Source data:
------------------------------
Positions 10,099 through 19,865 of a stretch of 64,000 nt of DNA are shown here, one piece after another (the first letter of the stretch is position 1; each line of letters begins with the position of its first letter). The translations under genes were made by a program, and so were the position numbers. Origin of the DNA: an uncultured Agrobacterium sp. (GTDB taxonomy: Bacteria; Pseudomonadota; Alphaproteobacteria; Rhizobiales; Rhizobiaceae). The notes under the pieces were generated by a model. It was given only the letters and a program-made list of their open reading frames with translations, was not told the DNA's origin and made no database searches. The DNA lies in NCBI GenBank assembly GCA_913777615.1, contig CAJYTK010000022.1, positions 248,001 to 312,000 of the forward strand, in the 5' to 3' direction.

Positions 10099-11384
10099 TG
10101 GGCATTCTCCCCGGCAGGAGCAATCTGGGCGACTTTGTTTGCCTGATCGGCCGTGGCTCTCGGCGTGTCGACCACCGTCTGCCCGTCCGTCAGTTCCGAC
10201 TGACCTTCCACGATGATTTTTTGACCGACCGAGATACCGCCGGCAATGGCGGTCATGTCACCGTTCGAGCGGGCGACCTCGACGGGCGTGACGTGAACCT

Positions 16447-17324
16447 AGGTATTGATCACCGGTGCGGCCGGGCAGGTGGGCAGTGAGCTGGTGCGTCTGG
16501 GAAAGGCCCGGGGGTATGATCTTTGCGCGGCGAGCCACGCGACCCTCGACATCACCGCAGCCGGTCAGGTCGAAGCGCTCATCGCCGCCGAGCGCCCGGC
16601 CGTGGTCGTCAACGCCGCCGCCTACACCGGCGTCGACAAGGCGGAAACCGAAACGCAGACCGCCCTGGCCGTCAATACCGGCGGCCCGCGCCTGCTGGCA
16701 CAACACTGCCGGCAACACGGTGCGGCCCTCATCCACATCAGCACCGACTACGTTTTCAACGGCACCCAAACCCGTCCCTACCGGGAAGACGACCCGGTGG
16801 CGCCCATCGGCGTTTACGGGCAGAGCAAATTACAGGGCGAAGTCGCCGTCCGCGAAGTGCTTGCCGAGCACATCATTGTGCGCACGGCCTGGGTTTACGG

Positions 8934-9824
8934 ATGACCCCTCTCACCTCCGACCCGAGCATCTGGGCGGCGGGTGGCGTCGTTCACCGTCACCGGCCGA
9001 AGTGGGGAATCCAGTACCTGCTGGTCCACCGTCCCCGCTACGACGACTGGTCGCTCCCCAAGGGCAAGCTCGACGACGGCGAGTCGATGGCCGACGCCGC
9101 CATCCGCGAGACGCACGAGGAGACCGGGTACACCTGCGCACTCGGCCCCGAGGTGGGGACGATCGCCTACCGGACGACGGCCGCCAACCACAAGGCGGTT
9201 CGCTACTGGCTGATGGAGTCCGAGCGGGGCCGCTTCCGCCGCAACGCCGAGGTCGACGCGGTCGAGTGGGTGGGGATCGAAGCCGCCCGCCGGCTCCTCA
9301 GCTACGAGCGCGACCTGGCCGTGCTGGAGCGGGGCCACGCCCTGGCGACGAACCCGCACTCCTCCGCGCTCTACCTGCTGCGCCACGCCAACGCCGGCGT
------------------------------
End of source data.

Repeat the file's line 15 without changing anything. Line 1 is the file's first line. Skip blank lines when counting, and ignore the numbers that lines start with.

9101 CATCCGCGAGACGCACGAGGAGACCGGGTACACCTGCGCACTCGGCCCCGAGGTGGGGACGATCGCCTACCGGACGACGGCCGCCAACCACAAGGCGGTT